From Watergate to Afghanistan | By Sadia Susic


From Watergate to Afghanistan

THE overarching success of western democracies is commonly attributed to the triumph of freedom of the press.

The United States, in particular, has in its constitution enshrined the right to freedom of speech, which has protected journalists from government censorship throughout American history.

A good example of this can be drawn from the 1972 Watergate scandal which was unearthed by Bob Woodward and Carl Bernstein, both of whom worked as young journalists for the Washington Post.

The exposé revealed the US President’s involvement in breaking into the Democratic National Committee and his illegal efforts to cover-up the whole thing.

The scandal stirred uproar in the country and eventually forced Richard Nixon to resign. This led many people to hold the view that press freedom is inevitable in a democracy and that dysfunctional media is solely a product of authoritarian states.

However, the misuse of media is not only restricted to totalitarian regimes; in fact, the media can serve as a propaganda tool even in societies that are regarded as epitomes of democracy.

For example, after 9/11 attacks, the Bush administration was mulling an invasion of Iraq, which stood unopposed by all the major news outlets including the reputable New York Times.

Not only was the media unopposed to the idea of invading Iraq, but it also unquestionably endorsed all sorts of propaganda against Iraq including the ones that accused Saddam Hussein of possessing weapons of mass destruction and the false claim that he was in close contact with Al-Qaeda operatives.

The fabricated reports propagated by the western media were enough to create fear and hysteria among the American people, which was then used to justify the invasion of Iraq, a war that left the whole country devastated.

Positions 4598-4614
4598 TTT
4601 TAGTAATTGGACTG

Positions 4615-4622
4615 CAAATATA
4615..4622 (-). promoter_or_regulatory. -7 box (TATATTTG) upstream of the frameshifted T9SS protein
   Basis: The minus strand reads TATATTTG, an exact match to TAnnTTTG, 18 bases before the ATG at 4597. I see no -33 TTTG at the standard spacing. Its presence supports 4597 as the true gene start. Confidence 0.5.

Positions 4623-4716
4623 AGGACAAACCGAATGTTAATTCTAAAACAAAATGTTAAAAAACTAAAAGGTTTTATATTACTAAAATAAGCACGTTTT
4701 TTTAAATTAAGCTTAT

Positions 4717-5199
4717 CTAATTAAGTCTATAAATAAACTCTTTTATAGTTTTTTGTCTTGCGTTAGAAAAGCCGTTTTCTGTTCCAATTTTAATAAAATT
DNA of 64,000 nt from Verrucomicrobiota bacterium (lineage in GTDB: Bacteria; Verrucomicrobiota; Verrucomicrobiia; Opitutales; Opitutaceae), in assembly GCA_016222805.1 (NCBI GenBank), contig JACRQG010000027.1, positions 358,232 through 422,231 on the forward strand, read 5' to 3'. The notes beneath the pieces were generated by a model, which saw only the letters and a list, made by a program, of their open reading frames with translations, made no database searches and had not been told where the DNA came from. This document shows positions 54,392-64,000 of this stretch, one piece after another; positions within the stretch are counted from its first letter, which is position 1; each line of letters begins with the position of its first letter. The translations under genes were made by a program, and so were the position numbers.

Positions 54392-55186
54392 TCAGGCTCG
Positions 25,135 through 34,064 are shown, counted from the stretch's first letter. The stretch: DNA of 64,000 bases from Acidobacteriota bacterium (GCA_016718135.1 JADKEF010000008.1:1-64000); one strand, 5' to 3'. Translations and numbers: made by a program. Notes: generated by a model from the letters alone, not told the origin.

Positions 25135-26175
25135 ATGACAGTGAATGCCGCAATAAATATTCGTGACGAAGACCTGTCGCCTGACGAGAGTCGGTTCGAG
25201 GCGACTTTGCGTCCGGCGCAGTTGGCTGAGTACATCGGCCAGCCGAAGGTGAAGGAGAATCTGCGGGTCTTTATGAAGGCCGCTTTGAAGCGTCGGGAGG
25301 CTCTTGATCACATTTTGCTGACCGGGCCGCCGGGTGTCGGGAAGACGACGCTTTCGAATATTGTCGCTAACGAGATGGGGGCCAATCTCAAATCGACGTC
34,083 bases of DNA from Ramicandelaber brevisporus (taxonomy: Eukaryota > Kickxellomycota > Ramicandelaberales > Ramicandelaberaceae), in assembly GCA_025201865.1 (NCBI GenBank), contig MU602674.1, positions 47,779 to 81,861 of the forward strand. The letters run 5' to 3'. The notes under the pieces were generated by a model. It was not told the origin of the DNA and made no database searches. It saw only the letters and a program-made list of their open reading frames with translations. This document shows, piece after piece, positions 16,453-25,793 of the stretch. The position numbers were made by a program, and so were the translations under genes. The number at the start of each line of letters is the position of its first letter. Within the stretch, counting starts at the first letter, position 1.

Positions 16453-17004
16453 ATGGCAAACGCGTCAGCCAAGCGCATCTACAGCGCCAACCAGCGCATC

Similarly, President Joe Biden’s decision to withdraw US troops by August 31 was met with skepticism and condemnation across the corporate media.

Fox news blasted Biden and questioned his leadership capabilities despite the fact that it was his predecessor, Donald Trump, who had negotiated the peace deal with the Taliban in the first place.

One would hope that the pro democrat outlets such as CNN and MSNBC would endorse Biden’s decision to leave Afghanistan, however they seemed to have expressed an equal amount of skepticism.

Even though the corporate US Media is heavily polarized and politicized, its hard to draw any significant distinction when it comes to issues dealing with foreign policy and continuing US wars.

This assertion can be judged from the fact that some of the most prominent national security analysts working for Fox news, CNN and MSNBC happen to be former Pentagon officials who are allowed to preach the pro war narrative and “why we should stay in Afghanistan” talking points relentlessly and unquestionably.

In fact its worth-mentioning that The Intercept, which is an independent online publication dedicated to investigative journalism, exposed some of these prominent national security analysts and their deep ties to the military industrial complex, which has enormously profited from US wars in Middle East and Afghanistan.

The US media has largely abandoned its role of fact-checking journalism, and has instead allowed itself to be weaponized by political, economic and cultural elites.

—The writer is studying International Relations at International Islamic University IIU.

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